Fractions of Whole Numbers

Read this section to learn more about the history and notation of fractions, how to visualize them in relation to integers, and how to identify the different parts (numerator and denominator). Complete the practice questions and check your answers.

The Parts of a Fraction

A fraction has three parts.

  1. The fraction bar - .

    Fraction Bar
    The fraction bar serves as a grouping symbol. It separates a quantity into individual groups. These groups have names, as noted in 2 and 3 below.

  2. The nonzero number below the fraction bar.

    This number is called the denominator of the fraction, and it indicates the number of parts the whole quantity has been divided into. Notice that the denominator must be a nonzero whole number since the least number of parts any quantity can have is one.

  3. The number above the fraction bar.

    This number is called the numerator of the fraction, and it indicates how many of the specified parts are being considered. Notice that the numerator can be any whole number (including zero) since any number of the specified parts can be considered.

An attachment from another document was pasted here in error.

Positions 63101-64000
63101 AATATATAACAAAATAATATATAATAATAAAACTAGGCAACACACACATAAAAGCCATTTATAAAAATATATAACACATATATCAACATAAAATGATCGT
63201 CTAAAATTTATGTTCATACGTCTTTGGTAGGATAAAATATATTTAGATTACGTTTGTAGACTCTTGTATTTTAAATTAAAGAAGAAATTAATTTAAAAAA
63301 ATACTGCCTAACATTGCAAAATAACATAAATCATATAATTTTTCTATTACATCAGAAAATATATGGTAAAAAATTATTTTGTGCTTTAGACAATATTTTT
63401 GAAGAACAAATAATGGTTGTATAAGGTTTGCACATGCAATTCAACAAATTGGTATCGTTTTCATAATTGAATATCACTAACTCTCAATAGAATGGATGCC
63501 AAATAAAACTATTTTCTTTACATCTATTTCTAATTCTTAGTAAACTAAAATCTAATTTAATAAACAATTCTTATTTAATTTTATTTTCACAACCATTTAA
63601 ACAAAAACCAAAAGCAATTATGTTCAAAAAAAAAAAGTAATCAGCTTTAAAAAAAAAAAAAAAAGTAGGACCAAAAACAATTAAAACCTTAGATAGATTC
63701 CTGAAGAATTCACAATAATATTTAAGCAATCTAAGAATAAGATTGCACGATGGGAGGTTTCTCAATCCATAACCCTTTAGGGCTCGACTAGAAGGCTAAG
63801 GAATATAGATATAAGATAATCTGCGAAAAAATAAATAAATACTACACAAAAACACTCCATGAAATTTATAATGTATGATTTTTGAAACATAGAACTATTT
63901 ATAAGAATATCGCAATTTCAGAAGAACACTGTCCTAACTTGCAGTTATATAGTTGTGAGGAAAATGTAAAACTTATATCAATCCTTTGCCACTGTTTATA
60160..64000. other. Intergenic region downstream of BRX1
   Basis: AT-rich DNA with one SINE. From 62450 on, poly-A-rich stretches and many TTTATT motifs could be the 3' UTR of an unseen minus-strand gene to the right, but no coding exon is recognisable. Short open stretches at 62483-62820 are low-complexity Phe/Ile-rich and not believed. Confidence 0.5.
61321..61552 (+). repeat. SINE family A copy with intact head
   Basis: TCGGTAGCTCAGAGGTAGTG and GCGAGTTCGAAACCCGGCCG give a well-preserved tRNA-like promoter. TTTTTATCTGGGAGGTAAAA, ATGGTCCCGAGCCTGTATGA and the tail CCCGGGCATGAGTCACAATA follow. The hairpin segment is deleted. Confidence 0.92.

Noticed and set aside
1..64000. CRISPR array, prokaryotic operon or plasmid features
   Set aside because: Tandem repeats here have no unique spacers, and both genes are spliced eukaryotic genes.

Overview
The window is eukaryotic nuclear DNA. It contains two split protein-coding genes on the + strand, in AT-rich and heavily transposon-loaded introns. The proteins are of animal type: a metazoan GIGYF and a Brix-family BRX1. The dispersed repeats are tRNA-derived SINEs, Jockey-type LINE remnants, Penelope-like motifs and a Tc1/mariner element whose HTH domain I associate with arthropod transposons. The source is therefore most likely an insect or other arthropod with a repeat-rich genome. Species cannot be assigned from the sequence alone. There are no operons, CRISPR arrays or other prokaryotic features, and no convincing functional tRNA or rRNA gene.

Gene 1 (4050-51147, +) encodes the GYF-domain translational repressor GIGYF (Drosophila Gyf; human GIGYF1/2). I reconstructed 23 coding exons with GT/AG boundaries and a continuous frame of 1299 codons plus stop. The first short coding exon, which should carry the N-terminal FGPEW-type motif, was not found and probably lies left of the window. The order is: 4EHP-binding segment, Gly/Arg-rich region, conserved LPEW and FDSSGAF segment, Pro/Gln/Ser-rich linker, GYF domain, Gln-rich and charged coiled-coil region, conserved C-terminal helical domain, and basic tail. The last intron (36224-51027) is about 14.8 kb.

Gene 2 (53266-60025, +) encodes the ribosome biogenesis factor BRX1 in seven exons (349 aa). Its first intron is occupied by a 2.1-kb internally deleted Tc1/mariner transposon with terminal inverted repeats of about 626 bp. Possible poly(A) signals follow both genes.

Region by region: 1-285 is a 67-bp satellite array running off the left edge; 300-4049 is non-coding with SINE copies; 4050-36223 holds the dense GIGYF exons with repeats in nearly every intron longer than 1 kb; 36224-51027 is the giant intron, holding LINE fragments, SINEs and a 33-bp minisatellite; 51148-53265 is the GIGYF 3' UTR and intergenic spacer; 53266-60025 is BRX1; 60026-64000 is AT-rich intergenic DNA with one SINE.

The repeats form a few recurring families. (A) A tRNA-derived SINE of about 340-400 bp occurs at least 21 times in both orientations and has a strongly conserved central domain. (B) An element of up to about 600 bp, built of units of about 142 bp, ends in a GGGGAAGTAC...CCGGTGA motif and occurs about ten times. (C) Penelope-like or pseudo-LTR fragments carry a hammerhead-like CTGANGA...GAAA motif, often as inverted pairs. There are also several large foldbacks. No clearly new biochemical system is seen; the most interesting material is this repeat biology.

\frac{\text { whole number }}{\text { nonzero whole number }} \leftrightarrow \frac{\text { numerator }}{\text { denominator }}


Sample Set A

The diagrams in the following problems are illustrations of fractions.

Diagrams: 1a 1b 1c Figure 1. 

The fraction \frac{1}{3} is read as "one third..

2a. A whole rectangle

2b. The whole rectangle divided into 5 equal parts

2c. 3 of the 5 equal parts
Figure 2.

The fraction \frac{3}{5} "is read as "three fifths".

3a: The number line between 0 and 1

3b: The number line between 0 and 1 divided into 7 equal parts

3c: 6 of the 7 equal parts

The fraction \frac{6}{7} is read as "six sevenths."

4a. A whole circle

circle divided into 4 parts

4b: The whole circle divided into 4 equal parts

4c: 4 of the 4 equal parts
Figure 4. 

When the numerator and denominator are equal, the fraction represents the entire quantity, and its value is 1.

\frac{\text { nonzero whole number }}{\text { same nonzero whole number }}=1

Source: Rice University,
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